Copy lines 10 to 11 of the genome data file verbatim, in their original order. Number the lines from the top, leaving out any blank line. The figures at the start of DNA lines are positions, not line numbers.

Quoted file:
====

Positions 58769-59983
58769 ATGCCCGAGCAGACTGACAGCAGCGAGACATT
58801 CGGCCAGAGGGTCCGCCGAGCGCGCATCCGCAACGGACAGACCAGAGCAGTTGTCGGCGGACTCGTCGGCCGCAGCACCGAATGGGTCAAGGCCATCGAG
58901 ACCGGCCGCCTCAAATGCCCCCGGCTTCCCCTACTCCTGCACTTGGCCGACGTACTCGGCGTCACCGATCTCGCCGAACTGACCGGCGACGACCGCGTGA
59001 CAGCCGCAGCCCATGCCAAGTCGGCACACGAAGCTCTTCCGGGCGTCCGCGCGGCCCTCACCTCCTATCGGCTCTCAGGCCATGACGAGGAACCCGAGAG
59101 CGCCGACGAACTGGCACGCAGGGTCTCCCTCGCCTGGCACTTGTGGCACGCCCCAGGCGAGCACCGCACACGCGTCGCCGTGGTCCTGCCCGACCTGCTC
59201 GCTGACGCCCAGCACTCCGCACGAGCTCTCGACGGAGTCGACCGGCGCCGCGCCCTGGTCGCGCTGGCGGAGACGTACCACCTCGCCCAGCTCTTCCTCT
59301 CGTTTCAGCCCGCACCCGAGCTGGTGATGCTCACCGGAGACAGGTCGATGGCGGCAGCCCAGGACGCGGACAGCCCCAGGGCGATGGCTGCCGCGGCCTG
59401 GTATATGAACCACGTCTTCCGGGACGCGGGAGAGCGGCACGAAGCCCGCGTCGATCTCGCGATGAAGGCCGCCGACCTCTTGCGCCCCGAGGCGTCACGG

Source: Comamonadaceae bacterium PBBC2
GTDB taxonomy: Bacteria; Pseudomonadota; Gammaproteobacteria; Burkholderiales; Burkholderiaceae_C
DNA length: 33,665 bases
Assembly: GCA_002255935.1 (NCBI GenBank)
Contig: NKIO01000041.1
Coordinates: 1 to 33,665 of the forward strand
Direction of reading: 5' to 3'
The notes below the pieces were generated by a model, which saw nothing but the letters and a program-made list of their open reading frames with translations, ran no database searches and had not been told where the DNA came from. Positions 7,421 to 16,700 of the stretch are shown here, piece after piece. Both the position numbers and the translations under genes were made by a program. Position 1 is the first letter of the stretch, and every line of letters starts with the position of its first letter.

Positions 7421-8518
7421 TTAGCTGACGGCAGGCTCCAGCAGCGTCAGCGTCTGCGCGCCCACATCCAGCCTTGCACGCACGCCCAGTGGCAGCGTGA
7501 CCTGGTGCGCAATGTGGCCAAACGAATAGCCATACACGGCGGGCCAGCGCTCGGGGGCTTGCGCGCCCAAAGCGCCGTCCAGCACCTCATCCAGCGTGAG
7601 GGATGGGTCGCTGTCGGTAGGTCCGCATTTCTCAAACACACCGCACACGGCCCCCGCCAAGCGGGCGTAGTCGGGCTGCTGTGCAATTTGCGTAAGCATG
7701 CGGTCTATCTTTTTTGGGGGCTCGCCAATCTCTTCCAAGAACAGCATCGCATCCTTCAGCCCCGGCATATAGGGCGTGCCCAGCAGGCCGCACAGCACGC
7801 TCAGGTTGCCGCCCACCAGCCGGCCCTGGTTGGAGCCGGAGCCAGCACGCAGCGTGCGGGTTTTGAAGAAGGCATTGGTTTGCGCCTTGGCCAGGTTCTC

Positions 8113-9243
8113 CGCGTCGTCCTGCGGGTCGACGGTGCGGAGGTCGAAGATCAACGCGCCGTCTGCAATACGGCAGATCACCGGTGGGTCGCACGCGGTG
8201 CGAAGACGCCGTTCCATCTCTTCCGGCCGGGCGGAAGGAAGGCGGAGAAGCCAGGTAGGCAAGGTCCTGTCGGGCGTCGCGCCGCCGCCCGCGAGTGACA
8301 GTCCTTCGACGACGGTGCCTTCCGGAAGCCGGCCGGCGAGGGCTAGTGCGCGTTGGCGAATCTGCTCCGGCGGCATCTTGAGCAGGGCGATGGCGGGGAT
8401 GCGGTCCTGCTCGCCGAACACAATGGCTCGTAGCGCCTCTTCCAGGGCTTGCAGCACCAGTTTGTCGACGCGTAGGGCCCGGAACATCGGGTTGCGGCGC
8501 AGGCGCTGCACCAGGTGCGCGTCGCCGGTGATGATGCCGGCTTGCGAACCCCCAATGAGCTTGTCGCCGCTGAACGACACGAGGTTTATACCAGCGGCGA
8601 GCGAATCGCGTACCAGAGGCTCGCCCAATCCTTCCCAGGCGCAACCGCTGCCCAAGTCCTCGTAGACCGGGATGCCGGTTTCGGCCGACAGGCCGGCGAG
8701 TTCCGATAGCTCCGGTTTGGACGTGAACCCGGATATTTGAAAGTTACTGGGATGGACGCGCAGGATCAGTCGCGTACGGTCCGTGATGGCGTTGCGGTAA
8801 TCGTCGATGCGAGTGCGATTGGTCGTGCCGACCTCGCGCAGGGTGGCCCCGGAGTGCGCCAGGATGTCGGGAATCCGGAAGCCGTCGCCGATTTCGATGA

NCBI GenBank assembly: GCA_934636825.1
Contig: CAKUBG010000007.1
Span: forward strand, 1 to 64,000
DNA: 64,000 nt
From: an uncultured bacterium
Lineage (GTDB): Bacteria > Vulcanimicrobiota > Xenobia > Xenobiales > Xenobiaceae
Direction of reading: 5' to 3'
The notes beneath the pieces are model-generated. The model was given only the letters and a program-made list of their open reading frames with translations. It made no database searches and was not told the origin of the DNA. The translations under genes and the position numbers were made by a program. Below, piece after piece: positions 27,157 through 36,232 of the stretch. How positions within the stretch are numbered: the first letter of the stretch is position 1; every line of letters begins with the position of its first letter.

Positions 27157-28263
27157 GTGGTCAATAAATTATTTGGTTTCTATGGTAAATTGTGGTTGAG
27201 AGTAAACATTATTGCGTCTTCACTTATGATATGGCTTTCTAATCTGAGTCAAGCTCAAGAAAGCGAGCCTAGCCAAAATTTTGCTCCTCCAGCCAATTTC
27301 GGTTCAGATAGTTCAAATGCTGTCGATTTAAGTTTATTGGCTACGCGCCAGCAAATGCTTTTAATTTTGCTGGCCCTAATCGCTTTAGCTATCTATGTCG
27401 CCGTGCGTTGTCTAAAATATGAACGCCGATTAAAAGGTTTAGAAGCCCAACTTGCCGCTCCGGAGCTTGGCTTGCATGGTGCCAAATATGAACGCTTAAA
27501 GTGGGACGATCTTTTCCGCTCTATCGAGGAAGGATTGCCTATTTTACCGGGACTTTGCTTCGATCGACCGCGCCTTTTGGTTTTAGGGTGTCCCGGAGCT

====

Source: Comamonadaceae bacterium PBBC2
GTDB taxonomy: Bacteria; Pseudomonadota; Gammaproteobacteria; Burkholderiales; Burkholderiaceae_C